Professor Charles Laverdant, Member of the Academy of Medicine, as Expert.

The oral proceedings were recorded in conformity with Article 6 of the Supplementary Agreement.

III. Final submissions of the parties

7.
The final submissions of the parties are as follows:

For New Zealand, in the Memorial:

144. In conclusion, New Zealand respectfully requests the Tribunal to grant the following relief:

(a) A declaration that the French Republic:

(i) breached its obligations to New Zealand by failing to seek in good faith the consent of New Zealand to the removal of Major Mafart and Captain Prieur from the island of Hao;

(ii) breached its obligations to New Zealand by the removal of Major Mafart and Captain Prieur from the island of Hao;

(iii) is in breach of its obligations to New Zealand by the continuous absence of Major Mafart and Captain Prieur from the island of Hao;

(iv) is under an obligation to return Major Mafart and Captain Prieur promptly to the island of Hao for the balance of their three year periods in accordance with the conditions of the First Agreement;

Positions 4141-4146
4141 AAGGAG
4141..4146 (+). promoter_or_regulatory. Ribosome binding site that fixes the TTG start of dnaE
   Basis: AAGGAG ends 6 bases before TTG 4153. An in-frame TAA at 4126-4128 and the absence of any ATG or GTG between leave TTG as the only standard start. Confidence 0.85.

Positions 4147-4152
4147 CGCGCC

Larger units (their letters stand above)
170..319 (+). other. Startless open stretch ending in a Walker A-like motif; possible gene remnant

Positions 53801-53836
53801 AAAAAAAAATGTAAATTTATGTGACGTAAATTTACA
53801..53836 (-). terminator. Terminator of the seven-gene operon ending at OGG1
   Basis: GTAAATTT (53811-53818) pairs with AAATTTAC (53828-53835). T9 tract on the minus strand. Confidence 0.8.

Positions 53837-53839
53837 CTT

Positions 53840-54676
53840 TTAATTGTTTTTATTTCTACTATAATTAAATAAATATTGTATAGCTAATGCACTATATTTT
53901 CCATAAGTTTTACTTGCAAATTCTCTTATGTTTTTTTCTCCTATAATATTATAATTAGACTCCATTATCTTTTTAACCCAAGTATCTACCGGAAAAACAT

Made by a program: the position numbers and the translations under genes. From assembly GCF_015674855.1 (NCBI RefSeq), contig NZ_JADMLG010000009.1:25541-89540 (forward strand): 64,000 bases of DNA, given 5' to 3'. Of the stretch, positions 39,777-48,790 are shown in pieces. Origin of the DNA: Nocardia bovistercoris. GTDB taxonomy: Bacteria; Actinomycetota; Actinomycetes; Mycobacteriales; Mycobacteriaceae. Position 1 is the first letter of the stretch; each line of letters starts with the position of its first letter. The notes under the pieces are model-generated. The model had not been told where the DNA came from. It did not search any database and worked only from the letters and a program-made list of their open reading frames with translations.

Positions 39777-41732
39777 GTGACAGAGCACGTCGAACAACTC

(b) An order that the French Republic shall promptly return Major Mafart and Captain Prieur to the island of Hao for the balance of their three year periods in accordance with the conditions of the First Agreement.

For France, in the Counter-Memorial:

Conclusion

For all the reasons set out in the foregoing chapters, the Government of the French Republic respectfully requests that the Arbitral Tribunal reject the requests of New Zealand.

For New Zealand, in the Reply:

Conclusion

In its Counter-Memorial France has failed to establish any reason, whether by reference to law or fact, why New Zealand should not be granted the relief it seeks. Accordingly, New Zealand respectfully maintains its request for a declaration and an order for specific performance, as set out in paragraph 144 of its Memorial.

For France, in the Rejoinder:

Conclusion

For all the reasons set out in the foregoing chapters, the Government of the French Republic once again respectfully requests that the Arbitral Tribunal reject the requests of New Zealand.

Oral conclusions:

For New Zealand:

Mr. President, I have made it clear that New Zealand sees no reason to make any modification of its request to this Tribunal for a declaration and order as set out in paragraph 144 of the New Zealand Memorial.

For France:

Its Agent reaffirmed its earlier "... conclusions whose main thrust is to encourage you to reject the entire New Zealand request".

IV. The facts

The 1986 Ruling and Agreements

8.
On 10 July 1985, a civilian vessel, the Rainbow Warrior, not flying the New Zealand flag, was sunk at its moorings in Auckland Harbour, New Zealand, as a result of extensive damage caused by two high-explosive devices. One person, a Netherlands citizen, Mr. Fernando Pereira, was killed as a result of this action: he drowned when the ship sank.
9.